HIV Virological failure among patients with persistent low-level viremia:  Is it time to change the WHO >1000 virologic failure threshold?

Virological failure is an important determinant of treatment outcome among HIV positive patients. The significance of Persistent Low-Level Viremia (PLLV) on virological failure is a current area of interest in HIV management.  Kenyan researchers namely Prof Nancy Budambula of University of Embu (UoEm), Ms Mirriam Nzivo (JKUAT), Dr Cecilia Waruhiu (TAGCC) and Mr James Kangethe (KNH) have called for the revision of the >1000 copies/ml threshold that is too lenient to >200copies/ml.

The researchers examined records of over 10,000 HIV positive patients enrolled at the Comprehensive Care Centre (CCC) of the Kenyatta National Hospital.  They sought to establish the significance of PLLV on virological failure and determined that PLLV of 200-999 copies/ml was a risk factor for virological failure. They also observed that among patients experiencing PLLV, adolescents, young adults and patients who switched from first line to second line regimen were at higher risk of virological failure. According to Kenya’s National AIDS and STD Control Programme (NASCOP), PLLV among HIV patients is defined as having detectable viral load above the lower detection limit value but less than a 1,000 copies/ml on at least two consecutive measures. Kenya and other developing countries follow the World Health Organization (WHO) guidelines of the >1000 copies/ml threshold unlike some developed countries which have adopted different guidelines regarding virological failure. The European AIDS Clinical Society 2020 Guidelines define virological failure as viral loads ≥50 copies/ml while the Department of Health and Human Services in United States of America defines virological failure as detectable viremia ≥200 copies/ml.  From the findings of this study and other accumulating evidence, the >1000 copies/ml threshold is too lenient and should be reviewed to at least >200copies/ml. This would ensure frequent monitoring of viral load, drug resistant mutants and adherence among others in patients who persistently have viral loads >200copies/ml.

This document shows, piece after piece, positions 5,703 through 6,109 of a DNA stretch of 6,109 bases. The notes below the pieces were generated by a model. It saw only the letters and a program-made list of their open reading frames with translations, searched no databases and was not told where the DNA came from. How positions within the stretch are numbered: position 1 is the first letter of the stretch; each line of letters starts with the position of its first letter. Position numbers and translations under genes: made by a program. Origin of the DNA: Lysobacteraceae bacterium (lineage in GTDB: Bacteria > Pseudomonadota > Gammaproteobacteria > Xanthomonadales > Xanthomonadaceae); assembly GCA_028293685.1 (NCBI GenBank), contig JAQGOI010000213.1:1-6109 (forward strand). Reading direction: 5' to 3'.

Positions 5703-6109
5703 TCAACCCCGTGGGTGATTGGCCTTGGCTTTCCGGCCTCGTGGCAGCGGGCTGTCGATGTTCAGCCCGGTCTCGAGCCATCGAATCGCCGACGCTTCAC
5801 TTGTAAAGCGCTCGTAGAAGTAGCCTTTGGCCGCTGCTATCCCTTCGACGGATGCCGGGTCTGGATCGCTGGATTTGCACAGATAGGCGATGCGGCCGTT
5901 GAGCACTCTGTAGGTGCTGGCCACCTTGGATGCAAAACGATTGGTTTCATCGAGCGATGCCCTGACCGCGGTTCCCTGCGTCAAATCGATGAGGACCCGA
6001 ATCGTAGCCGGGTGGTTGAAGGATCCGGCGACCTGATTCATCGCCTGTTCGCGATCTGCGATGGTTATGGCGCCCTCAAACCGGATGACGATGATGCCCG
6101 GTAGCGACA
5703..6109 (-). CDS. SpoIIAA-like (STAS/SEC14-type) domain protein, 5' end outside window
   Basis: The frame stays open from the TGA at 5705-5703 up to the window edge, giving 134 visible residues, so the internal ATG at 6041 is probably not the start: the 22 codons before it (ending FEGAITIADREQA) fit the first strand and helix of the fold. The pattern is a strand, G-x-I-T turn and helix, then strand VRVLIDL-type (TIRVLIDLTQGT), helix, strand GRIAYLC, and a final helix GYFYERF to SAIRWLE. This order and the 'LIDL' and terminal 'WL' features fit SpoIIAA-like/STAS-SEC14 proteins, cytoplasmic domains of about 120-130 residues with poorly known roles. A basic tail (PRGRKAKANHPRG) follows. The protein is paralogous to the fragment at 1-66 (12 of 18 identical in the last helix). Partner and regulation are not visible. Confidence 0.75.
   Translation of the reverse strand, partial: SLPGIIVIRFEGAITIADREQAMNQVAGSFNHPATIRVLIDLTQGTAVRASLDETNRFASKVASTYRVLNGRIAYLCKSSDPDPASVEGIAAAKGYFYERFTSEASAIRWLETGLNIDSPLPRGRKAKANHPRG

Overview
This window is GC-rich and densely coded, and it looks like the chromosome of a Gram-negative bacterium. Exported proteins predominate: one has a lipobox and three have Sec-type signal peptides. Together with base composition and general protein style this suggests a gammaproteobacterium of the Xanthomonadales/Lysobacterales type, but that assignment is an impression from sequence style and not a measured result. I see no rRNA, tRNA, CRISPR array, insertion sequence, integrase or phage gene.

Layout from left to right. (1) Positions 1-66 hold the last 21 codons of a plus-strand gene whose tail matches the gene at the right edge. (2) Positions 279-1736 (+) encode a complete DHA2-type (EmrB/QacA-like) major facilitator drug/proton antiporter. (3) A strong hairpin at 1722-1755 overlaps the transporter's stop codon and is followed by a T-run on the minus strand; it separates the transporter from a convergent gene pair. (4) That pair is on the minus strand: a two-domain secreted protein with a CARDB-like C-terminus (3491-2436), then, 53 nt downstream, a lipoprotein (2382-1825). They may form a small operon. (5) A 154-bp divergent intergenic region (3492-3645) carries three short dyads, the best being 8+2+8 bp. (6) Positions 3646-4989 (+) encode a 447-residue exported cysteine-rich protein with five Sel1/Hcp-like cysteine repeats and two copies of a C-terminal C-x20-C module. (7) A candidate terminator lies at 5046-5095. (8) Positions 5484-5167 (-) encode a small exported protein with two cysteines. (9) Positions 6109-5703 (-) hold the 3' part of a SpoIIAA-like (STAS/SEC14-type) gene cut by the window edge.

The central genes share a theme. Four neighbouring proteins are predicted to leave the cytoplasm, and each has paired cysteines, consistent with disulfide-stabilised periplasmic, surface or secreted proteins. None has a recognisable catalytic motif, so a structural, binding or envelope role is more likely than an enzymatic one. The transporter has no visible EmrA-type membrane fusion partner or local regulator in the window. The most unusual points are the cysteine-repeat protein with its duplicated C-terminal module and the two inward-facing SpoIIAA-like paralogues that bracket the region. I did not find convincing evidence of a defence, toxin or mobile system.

This work has been published in BioMed Research International under the title “HIV virologic failure among patients with persistent low-level viremia in Nairobi, Kenya: It is time to review the >1000 virologic failure threshold”.  For more details read the full article at